Speaking on state TV, Lavrov said the current situation is worse than the Cuban missile crisis at the height of the Cold War.
Asked about the possibility of a nuclear war, hy het gesê: ‘The risks are very significant. I do not want the danger to be artificially inflated [maar] it is serious, werklike. It cannot be underestimated.’
Finnish president Sauli Niinisto warned in late March that Russia could ‘disrupt’ his country if it dares join the defensive alliance.
Finland and Russia fought a brief but bloody war over the winter of 1939-1940 in -43C climes
He said Moscow could breach Finnish territory and launch cyber attacks should Helsinki ask to enter the Western military alliance.
Mr Niinisto stated: ‘We don’t even know all the possibilities for hybrid influencing that someone may invent. The entire world of information technology is vulnerable.’
Finns share with Ukraine a fierce sense of independence from Russia. Finland defended itself against Stalin’s aggression in the Winter War of 1939 en 1940.
Facing up to 750,000 invading Soviet troops in -43C temperatures, a Finnish army half that size held off a Russian invasion for three months until it agreed a ceasefire.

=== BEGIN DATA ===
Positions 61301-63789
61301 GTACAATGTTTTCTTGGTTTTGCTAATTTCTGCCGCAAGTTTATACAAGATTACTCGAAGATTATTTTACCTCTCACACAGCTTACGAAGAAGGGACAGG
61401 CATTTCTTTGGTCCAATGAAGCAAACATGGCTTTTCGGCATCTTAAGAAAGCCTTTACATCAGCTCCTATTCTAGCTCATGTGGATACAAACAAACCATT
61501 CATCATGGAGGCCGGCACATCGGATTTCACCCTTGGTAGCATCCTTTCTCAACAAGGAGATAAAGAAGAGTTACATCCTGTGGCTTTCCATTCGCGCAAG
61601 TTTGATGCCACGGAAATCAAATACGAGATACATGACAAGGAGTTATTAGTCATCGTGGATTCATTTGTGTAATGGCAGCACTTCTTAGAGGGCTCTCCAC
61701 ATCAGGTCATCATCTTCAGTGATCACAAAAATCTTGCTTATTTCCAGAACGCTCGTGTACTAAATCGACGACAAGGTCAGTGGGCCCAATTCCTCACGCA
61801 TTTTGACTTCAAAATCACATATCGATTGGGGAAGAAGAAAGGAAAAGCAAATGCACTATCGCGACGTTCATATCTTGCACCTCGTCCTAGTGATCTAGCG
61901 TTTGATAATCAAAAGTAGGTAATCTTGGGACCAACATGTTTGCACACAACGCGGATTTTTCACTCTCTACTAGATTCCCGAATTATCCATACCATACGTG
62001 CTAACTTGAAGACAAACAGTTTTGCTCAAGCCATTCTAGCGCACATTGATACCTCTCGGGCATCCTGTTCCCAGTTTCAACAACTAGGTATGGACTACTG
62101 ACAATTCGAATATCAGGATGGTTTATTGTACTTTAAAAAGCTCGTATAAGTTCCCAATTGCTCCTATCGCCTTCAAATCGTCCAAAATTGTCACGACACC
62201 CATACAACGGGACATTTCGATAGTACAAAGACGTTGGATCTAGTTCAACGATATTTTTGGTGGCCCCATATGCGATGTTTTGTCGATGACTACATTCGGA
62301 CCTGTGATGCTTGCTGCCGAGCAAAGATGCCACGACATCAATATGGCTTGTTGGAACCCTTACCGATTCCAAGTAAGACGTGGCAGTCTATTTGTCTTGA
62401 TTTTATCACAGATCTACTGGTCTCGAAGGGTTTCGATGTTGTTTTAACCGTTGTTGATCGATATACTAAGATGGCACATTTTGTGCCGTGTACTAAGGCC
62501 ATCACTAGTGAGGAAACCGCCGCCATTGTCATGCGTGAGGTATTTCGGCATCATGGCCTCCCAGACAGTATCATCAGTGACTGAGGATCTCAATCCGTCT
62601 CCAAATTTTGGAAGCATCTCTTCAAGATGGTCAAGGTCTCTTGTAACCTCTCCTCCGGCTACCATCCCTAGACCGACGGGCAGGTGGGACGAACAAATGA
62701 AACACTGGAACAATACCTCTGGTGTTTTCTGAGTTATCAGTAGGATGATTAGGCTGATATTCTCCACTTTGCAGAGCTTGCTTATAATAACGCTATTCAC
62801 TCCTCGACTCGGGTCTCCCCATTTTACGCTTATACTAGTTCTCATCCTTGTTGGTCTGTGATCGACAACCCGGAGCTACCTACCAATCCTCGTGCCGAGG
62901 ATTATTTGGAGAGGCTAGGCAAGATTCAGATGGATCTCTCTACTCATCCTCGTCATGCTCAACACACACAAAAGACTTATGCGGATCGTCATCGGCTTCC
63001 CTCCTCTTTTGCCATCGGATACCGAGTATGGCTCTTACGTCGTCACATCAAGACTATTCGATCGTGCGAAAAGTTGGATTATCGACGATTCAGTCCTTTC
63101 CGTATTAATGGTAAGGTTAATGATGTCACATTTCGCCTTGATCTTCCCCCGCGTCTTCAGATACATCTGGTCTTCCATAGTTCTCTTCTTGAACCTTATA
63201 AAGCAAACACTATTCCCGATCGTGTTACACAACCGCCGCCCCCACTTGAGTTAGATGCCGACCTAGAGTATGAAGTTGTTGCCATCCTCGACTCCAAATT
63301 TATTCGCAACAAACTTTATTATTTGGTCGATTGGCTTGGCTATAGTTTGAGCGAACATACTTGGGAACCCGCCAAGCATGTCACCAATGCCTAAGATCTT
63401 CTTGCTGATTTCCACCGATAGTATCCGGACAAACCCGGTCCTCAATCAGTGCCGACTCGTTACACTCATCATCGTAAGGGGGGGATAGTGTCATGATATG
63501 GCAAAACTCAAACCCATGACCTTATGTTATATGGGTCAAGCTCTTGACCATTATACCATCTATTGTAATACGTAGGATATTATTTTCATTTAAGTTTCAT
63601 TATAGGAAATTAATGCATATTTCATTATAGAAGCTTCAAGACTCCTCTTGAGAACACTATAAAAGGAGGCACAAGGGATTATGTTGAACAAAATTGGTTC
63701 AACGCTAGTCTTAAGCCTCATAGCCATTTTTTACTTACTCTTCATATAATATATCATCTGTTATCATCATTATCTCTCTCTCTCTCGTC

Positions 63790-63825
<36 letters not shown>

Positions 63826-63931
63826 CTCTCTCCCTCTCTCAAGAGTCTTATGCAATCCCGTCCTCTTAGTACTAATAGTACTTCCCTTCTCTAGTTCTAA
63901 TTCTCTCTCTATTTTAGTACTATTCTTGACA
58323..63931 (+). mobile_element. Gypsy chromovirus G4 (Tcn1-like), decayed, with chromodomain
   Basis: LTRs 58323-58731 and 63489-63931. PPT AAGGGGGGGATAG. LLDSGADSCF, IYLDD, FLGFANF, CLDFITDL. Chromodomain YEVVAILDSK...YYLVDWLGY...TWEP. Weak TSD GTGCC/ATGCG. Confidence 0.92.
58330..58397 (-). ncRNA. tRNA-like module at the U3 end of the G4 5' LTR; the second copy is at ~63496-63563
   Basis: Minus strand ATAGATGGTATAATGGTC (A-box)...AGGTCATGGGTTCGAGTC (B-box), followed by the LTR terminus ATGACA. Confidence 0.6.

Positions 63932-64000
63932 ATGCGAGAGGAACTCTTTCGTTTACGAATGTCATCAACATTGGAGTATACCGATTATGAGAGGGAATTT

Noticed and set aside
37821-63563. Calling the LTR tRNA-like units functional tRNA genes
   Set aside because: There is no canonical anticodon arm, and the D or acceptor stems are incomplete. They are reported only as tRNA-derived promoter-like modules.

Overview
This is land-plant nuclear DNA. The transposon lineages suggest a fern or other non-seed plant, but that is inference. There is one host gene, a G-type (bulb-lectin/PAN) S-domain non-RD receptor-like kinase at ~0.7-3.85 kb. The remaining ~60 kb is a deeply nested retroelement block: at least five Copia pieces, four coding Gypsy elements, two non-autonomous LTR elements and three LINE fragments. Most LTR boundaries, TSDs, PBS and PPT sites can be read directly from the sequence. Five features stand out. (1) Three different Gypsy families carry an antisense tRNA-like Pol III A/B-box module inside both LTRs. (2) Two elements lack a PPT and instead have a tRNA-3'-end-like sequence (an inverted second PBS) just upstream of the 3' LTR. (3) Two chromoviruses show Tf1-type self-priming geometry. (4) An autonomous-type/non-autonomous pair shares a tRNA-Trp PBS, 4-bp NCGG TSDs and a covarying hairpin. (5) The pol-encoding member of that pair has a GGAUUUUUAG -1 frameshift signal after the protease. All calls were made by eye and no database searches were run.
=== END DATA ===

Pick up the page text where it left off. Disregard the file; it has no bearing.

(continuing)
Why are Sweden and Finland not already in NATO?
Both Finland and Sweden have been militarily non-aligned since WWII.
Sweden maintained its policy of neutrality – which had begun in the early 19th century – throughout the war wanting to avoid being drawn into a conflict that was engulfing the nearby powers of Germany and the Soviet Union.
In plaas daarvan, Sweden profited from its neutrality by exporting iron ore to the Nazis and sharing military intelligence with the Allies and training their refugee soldiers.
Meanwhile Finland changed sides in the conflict, first being invaded by Joseph Stalin and assisting the Nazis, before fighting against Hitler’s troops.
When NATO was formed in 1949 for a Western military alliance, Sweden decided not to join and continue its neutrality, introducing a security policy that secured its non-alignment in peace and neutrality in war.
In 1994, Stockholm decided to join the NATO programme Partnership for Peace (PfP), aimed to build trust between member states and other European countries, but until now it has not signalled a desire to fully join the alliance.
Finland is also a PfP member but has similarly stated its desire to remain neutral since the war.
The EU member state was part of the Russian Empire and won independence during the 1917 Russian revolution but it nearly lost it fighting the Soviet Union in World War Two.
Having been invaded by Russia in 1939 and sharing a long border with the superpower, Finland wanted to stay out of future conflicts, giving it the freedom to maintain a strong relationship with Moscow and the West while enjoying a free market economy.